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As the rain storms outside, I’m feeling heavily cocooned in the depth of conversation; my headphones in and intently watching Sarah Maree as she passionately moves her hands.

“Why didn’t you tell us?” The employer asked, following a successful interview with Sarah Maree and her sign language interpreter. Sarah Maree tells me that she doesn’t disclose her deafness in a resume. That she secretly organises an interpreter, and gives the employer “a surprise package”. Otherwise, there is a high chance, she won’t receive an opportunity for an interview.  

As a deaf woman of a certain age, the discrimination is rife. Sarah Maree lists for me the things avoided in her resume. The year of high school completion, a photo, and above all else, her deafness. 

I felt guilty when I entered the cafe to meet Sarah Maree, wet and shivering. Despite the warmth of the fire and the buzz of the countryside vibe, it was overwhelmingly loud and I knew from Brett that this sort of noise could be unbearable for a deaf person with a cochlear implant.

However, today was different. We were using the Convo Australia app for our interview. An on demand sign language interpreter app, where Sarah Maree can sign to the interpreter on her phone screen, and the interpreter speaks to me through my headphones.

Sarah Maree could feel natural and unencumbered as she shared her personal story, and I could sit by the fire in cloaked bliss, nothing but Sarah Maree's story filling my ears. 

Sarah Maree’s career is less of an arc, and more like a series of mountains and crevices, before finally reaching an open field. At the age of 14, watching Star Wars, Sarah Maree became passionate about pursuing a career in visual effects. Unfortunately, the job opportunities were limited, prompting a career towards Graphic Design and Motion Graphics Design, as this would increase the chances of finding work. Sarah Maree studied Multimedia Design for four years and graduated from Swinburne University.

But following a few jobs in the field, Sarah Maree needed something new, and studied a Graduate Diploma in Early Childhood Teaching. Sadly, when arriving at the job, the bullying was unbearable. Staff would yell at Sarah Maree from behind, and then get angry when she couldn’t follow instructions, which she couldn’t interpret if unable to see the speaker’s lips. They systematically stripped Sarah Maree of her dignity.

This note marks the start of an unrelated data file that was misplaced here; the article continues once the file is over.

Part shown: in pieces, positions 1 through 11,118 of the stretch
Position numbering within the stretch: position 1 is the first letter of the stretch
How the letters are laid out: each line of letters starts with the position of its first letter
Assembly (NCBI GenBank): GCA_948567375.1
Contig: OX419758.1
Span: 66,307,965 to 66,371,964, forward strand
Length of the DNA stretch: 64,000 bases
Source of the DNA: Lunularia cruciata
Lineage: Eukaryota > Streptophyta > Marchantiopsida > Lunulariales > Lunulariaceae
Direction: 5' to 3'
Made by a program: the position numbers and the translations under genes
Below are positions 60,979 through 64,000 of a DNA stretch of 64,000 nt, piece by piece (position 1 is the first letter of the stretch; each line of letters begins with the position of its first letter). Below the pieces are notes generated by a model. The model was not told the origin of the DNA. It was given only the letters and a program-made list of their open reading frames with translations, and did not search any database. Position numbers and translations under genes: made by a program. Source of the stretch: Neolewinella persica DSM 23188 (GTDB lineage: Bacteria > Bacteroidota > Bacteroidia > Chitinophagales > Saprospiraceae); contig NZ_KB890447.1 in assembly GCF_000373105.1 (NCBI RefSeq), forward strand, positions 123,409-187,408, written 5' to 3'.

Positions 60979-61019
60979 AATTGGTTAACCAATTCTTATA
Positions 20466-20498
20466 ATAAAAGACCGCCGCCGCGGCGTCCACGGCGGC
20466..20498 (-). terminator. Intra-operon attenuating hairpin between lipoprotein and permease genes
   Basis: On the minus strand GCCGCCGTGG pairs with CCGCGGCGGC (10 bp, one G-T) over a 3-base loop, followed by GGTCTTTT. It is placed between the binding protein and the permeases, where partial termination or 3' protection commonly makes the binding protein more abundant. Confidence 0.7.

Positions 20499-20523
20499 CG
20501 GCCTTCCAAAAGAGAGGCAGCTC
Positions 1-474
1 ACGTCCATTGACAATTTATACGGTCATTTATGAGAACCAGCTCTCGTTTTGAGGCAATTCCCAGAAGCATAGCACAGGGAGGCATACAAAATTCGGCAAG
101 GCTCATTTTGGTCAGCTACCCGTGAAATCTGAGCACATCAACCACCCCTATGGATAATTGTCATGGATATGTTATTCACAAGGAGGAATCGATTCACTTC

After six months, a blessing arrived in the form of a graphic design role at a small family business. “I can’t describe it,” Sarah Maree shakes her head. “They were like my family”. Despite having no deaf experience, this business systemically and beautifully helped rebuild Sarah Maree, providing the tools, support and opportunity to save herself from a life that had become too much to bear.  

Following a period of redundancy, Sarah Maree then worked as a freelancer and gained employment at an advertising agency for four years, before eventually landing a job at Convo Australia. It’s relieving to feel a sense of belonging within a community that understands her specific needs, and to be enabled to do her best work by having the right tools at her disposal. I love this feeling of landing, when your personal and professional worlds collide in an unexpected and harmonious way. Sarah Maree is proficient in two spoken languages, and five sign languages. 

As Sarah Maree reflects on her story, she acknowledges her own resilience and patience as a virtue. Her ability to be thrown into deep water; to sink or swim. I’m in awe of Sarah Maree’s perseverance, saddened by the discrimination, and buoyed by those businesses that want to be part of the solution. Most of all, I’m grateful to Sarah Maree for this opportunity to envelope myself in her story and the beauty of language.

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